6. Craig Gundersen & Susan Offutt, 2005. "Farm Poverty and Safety Nets," American Journal of Agricultural Economics, Agricultural and Applied Economics Association, vol. 87(4), pages 885-899.
    7. Molinari, Francesca, 2008. "Partial identification of probability distributions with misclassified data," Journal of Econometrics, Elsevier, vol. 144(1), pages 81-117, May.
    8. Gundersen, Craig & Kreider, Brent & Pepper, John, 2012. "The impact of the National School Lunch Program on child health: A nonparametric bounds analysis," Journal of Econometrics, Elsevier, vol. 166(1), pages 79-91.
    9. Brent Kreider & John V. Pepper & Craig Gundersen & Dean Jolliffe, 2012. "Identifying the Effects of SNAP (Food Stamps) on Child Health Outcomes When Participation Is Endogenous and Misreported," Journal of the American Statistical Association, Taylor & Francis Journals, vol. 107(499), pages 958-975, September.
    10. John V. Pepper, 2003. "Using Experiments to Evaluate Performance Standards: What Do Welfare-to-Work Demonstrations Reveal to Welfare Reformers?," Journal of Human Resources, University of Wisconsin Press, vol. 38(4).
    11. Charles F. Manski & John V. Pepper, 2000. "Monotone Instrumental Variables, with an Application to the Returns to Schooling," Econometrica, Econometric Society, vol. 68(4), pages 997-1012, July.
    12. Esa Eslami, 2014. "Trends in Supplemental Nutrition Assistance Program Participation Rates: Fiscal Year 2010 to Fiscal Year 2012," Mathematica Policy Research Reports 35927b5532964e72b1190b443, Mathematica Policy Research.
    13. Kreider, Brent & Pepper, John V., 2007. "Disability and Employment: Reevaluating the Evidence in Light of Reporting Errors," Journal of the American Statistical Association, American Statistical Association, vol. 102, pages 432-441, June.
    14. Charles F. Manski, 1997. "The Mixing Problem in Programme Evaluation," Review of Economic Studies, Oxford University Press, vol. 64(4), pages 537-553.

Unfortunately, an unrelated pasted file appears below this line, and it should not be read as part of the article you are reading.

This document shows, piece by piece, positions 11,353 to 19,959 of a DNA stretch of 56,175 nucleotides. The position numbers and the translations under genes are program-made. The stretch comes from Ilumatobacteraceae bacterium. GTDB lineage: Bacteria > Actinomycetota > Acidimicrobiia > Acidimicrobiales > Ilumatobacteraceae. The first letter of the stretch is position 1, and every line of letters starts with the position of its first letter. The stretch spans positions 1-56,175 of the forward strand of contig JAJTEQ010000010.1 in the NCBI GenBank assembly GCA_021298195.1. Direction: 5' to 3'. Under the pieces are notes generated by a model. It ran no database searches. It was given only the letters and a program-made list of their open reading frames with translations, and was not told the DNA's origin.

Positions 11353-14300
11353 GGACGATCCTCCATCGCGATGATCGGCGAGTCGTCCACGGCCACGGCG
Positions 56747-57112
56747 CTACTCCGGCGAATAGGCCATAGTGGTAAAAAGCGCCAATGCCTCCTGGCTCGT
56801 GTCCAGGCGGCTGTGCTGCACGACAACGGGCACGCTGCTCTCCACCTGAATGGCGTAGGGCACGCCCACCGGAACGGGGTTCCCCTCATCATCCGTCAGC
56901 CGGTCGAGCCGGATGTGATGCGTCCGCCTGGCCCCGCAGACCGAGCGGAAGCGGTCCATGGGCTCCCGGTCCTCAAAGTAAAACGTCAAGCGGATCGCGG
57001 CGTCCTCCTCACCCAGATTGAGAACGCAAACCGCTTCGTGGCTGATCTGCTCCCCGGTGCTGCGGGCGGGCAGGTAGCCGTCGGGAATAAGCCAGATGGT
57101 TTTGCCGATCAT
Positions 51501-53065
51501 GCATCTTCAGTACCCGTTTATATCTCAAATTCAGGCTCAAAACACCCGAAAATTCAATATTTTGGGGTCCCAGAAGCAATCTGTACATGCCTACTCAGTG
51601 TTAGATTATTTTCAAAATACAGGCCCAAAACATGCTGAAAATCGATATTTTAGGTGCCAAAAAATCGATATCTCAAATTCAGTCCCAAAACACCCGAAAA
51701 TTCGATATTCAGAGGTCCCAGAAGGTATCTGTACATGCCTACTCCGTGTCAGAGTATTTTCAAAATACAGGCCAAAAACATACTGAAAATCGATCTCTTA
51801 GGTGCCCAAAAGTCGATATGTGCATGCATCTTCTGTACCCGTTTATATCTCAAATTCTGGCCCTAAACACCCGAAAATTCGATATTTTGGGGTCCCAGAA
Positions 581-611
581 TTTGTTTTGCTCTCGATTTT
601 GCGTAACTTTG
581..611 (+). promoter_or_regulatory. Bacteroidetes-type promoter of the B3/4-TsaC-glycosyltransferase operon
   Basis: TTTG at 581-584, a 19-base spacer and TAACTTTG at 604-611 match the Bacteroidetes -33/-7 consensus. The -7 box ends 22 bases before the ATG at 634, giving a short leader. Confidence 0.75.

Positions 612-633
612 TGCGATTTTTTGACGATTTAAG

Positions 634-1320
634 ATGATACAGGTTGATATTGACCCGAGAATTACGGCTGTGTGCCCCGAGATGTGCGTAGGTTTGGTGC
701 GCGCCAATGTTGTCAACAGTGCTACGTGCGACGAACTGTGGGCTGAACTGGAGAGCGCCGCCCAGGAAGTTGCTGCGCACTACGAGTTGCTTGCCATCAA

15. Craig Gundersen & Victor Oliveira, 2001. "The Food Stamp Program and Food Insufficiency," American Journal of Agricultural Economics, Agricultural and Applied Economics Association, vol. 83(4), pages 875-887.
    16. repec:mpr:mprres:8034 is not listed on IDEAS
    17. Lynn McIntyre & Daniel J. Dutton & Cynthia Kwok & J.C. Herbert Emery, 2016. "Reduction of Food Insecurity among Low-Income Canadian Seniors as a Likely Impact of a Guaranteed Annual Income," Canadian Public Policy, University of Toronto Press, vol. 42(3), pages 274-286, September.
    18. Coleman-Jensen, Alisha & Gregory, Christian & Singh, Anita, 2014. "Household Food Security in the United States in 2013," Economic Research Report 183589, United States Department of Agriculture, Economic Research Service.
    Full references (including those not matched with items on IDEAS)

    More about this item

    Keywords

    Supplemental Nutrition Assistance Program; National School Lunch Program; Food insecurity; Partial identification; Mixing problem; Selection problem; Treatment effects; Nonparametric bounds;

    JEL classification:

    • C18 - Mathematical and Quantitative Methods - - Econometric and Statistical Methods and Methodology: General - - - Methodolical Issues: General
    • I1 - Health, Education, and Welfare - - Health
    • H4 - Public Economics - - Publicly Provided Goods